This document introduces the basics of regular expressions as used in R. For more information about R's regular expression syntax, see
?regex. For a comprehensive list of regular expression operators, see this ICU guide on regular expressions.
# General syntax: # grep(<pattern>, <character vector>) mystring <- c('The number 5', 'The number 8', '1 is the loneliest number', 'Company, 3 is', 'Git SSH tag is [email protected]', 'My personal site is www.personal.org', 'path/to/my/file') grep('5', mystring) #  1 grep('@', mystring) #  5 grep('number', mystring) #  1 2 3
x|y means look for "x" or "y"
grep('5|8', mystring) #  1 2 grep('com|org', mystring) #  5 6
. is a special character in Regex. It means "match any character"
grep('The number .', mystring) #  1 2
Be careful when trying to match dots!
tricky <- c('www.personal.org', 'My friend is a cyborg') grep('.org', tricky) #  1 2
To match a literal character, you have to escape the string with a backslash (
\). However, R tries to look for escape characters when creating strings, so you actually need to escape the backslash itself (i.e. you need to double escape regular expression characters.)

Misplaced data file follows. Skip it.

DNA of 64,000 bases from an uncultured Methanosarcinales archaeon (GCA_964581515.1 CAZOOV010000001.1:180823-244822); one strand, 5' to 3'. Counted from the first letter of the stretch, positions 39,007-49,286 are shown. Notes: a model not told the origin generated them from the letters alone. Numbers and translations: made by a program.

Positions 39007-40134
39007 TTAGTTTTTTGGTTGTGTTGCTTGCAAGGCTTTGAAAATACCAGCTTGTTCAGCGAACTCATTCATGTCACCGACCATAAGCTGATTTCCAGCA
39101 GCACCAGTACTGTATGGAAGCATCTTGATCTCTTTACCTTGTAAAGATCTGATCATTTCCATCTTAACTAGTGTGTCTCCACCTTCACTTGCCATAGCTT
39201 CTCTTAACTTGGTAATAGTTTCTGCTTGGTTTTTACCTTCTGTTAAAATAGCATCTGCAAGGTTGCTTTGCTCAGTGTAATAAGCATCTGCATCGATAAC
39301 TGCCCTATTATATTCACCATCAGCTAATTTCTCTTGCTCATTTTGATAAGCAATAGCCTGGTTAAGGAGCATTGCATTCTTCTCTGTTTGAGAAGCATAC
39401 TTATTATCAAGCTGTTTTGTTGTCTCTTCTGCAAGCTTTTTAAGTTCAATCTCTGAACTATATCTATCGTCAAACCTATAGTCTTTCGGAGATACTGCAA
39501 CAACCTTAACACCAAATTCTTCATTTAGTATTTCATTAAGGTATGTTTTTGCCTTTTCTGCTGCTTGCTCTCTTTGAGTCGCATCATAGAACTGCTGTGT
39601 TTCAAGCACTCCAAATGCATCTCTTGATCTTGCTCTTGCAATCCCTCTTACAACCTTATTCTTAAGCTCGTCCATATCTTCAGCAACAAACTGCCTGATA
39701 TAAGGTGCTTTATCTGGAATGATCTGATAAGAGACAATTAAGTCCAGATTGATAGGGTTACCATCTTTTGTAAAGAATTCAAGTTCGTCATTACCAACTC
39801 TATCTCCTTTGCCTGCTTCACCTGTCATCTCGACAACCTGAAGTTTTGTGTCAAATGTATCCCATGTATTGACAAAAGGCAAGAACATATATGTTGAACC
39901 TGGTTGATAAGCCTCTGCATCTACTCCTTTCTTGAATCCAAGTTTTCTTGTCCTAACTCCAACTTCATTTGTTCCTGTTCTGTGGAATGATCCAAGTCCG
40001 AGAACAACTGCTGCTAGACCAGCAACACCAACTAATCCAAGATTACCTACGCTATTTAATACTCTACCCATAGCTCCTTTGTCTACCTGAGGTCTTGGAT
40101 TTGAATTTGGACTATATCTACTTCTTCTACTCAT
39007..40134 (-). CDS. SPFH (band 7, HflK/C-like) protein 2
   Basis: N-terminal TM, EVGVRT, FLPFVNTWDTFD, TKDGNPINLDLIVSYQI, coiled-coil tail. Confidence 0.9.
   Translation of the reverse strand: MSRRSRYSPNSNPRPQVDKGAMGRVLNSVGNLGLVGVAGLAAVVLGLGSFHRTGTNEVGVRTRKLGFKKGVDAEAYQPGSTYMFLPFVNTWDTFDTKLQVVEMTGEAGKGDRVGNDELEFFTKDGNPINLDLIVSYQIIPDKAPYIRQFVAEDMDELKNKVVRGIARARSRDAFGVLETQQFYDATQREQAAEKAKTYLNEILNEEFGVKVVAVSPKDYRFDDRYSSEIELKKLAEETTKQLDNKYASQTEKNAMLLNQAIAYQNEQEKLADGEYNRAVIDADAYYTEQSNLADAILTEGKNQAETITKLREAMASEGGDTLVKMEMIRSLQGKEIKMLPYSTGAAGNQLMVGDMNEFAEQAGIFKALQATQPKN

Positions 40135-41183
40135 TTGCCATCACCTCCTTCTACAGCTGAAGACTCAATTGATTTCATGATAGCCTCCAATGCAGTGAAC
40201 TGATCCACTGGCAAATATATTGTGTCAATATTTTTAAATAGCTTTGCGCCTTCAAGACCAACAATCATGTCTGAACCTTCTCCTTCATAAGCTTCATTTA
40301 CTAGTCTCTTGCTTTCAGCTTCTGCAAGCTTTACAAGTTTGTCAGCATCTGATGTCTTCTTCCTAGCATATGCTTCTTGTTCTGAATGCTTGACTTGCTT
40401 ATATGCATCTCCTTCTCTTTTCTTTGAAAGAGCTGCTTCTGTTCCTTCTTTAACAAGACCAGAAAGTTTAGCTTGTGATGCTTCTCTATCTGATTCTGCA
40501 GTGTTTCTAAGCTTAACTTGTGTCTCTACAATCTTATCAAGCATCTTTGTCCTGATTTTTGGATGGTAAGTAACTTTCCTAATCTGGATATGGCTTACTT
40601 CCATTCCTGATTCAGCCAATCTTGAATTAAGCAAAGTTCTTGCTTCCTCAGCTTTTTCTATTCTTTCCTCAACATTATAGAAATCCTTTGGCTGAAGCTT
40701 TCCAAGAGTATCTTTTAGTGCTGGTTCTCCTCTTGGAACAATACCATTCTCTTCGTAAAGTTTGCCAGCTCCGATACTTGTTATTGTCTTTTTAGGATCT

grep('\.org', tricky) # Error: '\.' is an unrecognized escape in character string starting "'\." grep('\\.org', tricky) #  1
If you want to match one of several characters, you can wrap those characters in brackets (
grep('', mystring) #  3 4 grep('[@/]', mystring) #  5 7
It may be useful to indicate character sequences. E.g.
[0-4] will match 0, 1, 2, 3, or 4,
[A-Z] will match any uppercase letter,
[A-z] will match any uppercase or lowercase letter, and
[A-z0-9] will match any letter or number (i.e. all alphanumeric characters)
grep('[0-4]', mystring) #  3 4 grep('[A-Z]', mystring) #  1 2 4 5 6
R also has several shortcut classes that can be used in brackets. For instance,
[:lower:] is short for
[:upper:] is short for
A-z0-9. Note that these whole expressions must be used inside brackets; for instance, to match a single digit, you can use
[[:digit:]] (note the double brackets). As another example,
[@[:digit:]/] will match the characters
grep('[[:digit:]]', mystring) #  1 2 3 4 grep('[@[:digit:]/]', mystring) #  1 2 3 4 5 7
Brackets can also be used to negate a match with a carat (
^). For instance,
[^5] will match any character other than "5".
grep('The number [^5]', mystring) #  2